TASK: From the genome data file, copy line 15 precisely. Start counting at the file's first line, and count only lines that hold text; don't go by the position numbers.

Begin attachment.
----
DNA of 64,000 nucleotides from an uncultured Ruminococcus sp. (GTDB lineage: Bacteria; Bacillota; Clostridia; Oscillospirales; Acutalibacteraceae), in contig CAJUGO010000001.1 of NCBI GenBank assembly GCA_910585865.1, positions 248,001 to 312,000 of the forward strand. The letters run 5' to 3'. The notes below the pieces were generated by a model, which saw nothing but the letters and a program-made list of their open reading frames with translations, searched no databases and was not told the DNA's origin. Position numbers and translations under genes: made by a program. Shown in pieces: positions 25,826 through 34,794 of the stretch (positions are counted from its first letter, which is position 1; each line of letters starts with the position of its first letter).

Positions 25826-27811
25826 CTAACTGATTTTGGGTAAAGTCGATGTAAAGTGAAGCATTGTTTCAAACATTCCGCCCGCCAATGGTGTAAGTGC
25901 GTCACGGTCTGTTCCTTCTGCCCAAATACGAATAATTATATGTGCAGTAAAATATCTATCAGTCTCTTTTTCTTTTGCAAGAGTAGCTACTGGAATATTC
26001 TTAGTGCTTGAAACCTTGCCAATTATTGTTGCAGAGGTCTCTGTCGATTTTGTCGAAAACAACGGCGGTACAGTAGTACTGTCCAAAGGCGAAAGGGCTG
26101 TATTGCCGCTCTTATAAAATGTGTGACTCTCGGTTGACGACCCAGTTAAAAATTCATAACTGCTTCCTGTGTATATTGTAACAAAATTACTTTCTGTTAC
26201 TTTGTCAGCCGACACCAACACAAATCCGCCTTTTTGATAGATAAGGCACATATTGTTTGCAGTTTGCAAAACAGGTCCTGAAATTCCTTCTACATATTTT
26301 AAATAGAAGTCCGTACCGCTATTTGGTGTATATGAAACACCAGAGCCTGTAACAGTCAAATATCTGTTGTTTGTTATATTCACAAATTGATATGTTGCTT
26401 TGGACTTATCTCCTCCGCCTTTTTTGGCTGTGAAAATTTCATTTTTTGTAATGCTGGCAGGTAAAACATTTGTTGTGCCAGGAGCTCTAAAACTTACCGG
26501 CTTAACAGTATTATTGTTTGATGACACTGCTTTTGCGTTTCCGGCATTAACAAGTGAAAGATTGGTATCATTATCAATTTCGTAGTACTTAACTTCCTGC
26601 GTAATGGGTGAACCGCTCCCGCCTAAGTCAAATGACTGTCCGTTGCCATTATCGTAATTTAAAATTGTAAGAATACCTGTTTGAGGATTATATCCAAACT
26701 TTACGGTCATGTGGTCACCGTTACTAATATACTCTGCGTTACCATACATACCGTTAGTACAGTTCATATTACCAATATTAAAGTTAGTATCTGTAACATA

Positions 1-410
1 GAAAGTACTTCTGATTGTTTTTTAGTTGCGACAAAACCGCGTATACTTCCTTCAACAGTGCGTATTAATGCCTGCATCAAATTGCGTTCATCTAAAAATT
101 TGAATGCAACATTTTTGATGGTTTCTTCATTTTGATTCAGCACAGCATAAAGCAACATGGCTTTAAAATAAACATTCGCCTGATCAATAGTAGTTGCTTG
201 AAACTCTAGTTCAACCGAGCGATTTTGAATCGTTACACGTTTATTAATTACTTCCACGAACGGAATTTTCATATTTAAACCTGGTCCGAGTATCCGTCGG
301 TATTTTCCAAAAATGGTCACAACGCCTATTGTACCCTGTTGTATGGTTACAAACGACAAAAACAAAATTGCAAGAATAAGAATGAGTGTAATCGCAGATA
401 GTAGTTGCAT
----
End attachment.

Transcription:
101 TGAATGCAACATTTTTGATGGTTTCTTCATTTTGATTCAGCACAGCATAAAGCAACATGGCTTTAAAATAAACATTCGCCTGATCAATAGTAGTTGCTTG